What I Would Do Differently, #2

Posted by jlubans on September 08, 2020


This is the second essay on rethinking something in my 40-year career that either failed or went well. Failure is ahead by two!
Today’s reflection is about a large-scale project. It was a group effort developed within my administrative area to provide new students with a thorough orientation to a research library. We were evangelically committed to the concept, and we had the enthusiastic support of the head of the English department. He proclaimed he was in, boots and all!
Ours was an early and ambitious effort among research libraries at teaching two thousand freshmen research skills, ones they would need– we were convinced – to be successful university students.
Our program would give each student 3 class hours of in-person instruction.
We were a platoon of public services librarians, on a righteous mission to do good.
Our planning team was high energy, creative, unafraid to take on this Herculean task.
But, in the first of the 3 classroom segments, we began to see disconcerting behaviors - tardiness, reading of newspapers, talking, etc. - among the students.
Well, the grape vine had it that the Teaching Assistants (TAs) were not on board. They’d been pretty much ordered by the department head to do it.
No doubt the students were picking up on the instructors’ unhappiness; some TAs probably were not above sabotage.
By the third and last class, the head of the English department had capitulated to the mutiny and declared the class was no longer mandatory; it was now up to each student to be there or not.
When I announced this to my section of 30 students, all but one gathered their things and rushed for the door.
The remaining one was asleep; when I roused him and explained to him the new deal, he yawned and exited wordlessly.
So, what would I have done differently?
Obviously, I’d involve a cadre of the English TAs – all graduate students – in the planning!
Also, we would include a few freshmen in the design.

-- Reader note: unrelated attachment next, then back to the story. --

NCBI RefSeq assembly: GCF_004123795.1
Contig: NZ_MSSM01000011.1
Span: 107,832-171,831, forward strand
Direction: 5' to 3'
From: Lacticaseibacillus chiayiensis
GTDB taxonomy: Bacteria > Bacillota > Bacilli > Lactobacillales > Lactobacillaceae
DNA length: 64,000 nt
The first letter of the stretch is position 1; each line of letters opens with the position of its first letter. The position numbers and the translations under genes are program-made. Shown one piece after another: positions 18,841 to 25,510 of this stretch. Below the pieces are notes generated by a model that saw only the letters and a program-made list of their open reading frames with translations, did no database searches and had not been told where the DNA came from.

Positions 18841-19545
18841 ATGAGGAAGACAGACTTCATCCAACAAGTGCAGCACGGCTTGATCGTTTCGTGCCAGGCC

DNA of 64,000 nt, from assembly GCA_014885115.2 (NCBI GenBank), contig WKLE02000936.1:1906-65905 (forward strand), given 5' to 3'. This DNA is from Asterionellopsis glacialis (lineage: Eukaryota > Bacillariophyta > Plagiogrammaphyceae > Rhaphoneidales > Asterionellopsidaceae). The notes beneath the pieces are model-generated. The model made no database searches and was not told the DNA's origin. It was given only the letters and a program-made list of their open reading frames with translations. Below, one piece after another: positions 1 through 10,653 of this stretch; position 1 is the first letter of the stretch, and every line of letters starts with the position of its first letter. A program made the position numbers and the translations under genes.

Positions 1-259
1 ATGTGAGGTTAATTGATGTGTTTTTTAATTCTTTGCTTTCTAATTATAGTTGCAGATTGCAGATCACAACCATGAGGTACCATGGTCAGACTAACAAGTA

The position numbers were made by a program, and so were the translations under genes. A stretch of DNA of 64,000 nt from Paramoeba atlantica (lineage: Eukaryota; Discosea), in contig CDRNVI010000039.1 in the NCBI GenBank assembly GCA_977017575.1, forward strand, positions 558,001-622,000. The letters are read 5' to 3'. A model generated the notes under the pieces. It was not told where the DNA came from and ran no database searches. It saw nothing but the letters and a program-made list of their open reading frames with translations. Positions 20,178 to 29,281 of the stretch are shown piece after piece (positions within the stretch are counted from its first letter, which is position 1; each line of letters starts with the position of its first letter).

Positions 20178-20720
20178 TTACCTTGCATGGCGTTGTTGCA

And, we’d make a much greater effort to fight group think – we were apostolically like-minded in wanting students to learn how to be independent library users. Why would anyone not want that?
Our task force should have developed worst-case scenarios and what to do.
In one of our early planning meetings, one of our quietest participants spoke up; she said we might encounter resistance from the TAs.
While I well remember that small voice, at the time I paid little attention. I, as the leader, should have stopped and asked her to elaborate. Sometimes the devil’s advocate might be the quietest person on your team.
And, at the bitter end, we should have done an AAR (after actions review) to better understand the why. This AAR would include any TAs willing to explain their viewpoint.
Instead of discussing what went wrong, we licked our wounds and went on with other efforts, mostly away from large group instruction.
Some of us blamed the department head for caving to the TAs, but that was not fair.
We did offer another large-scale orientation for freshmen, a scavenger hunt. Several cases of beer probably had something to do with its success!
Subconsciously, I am sure the failed partnership with the English Department shaped future efforts for the better.
A subsequent very successful teaching program became pretty much the model for effective collaborations between teaching departments and college libraries. It was the pairing of subject librarians with instructors in various disciplines at the point when students were writing research papers for a specific class.
That’s about it.
In retrospect, all obvious lessons; the foremost is to involve clients in any project dependent on them.
Diversity trainers take note!
Be suspicious of virtue, when you think you’ve cornered the market, you’re on your way to disaster.

Copyright 2020 John Lubans

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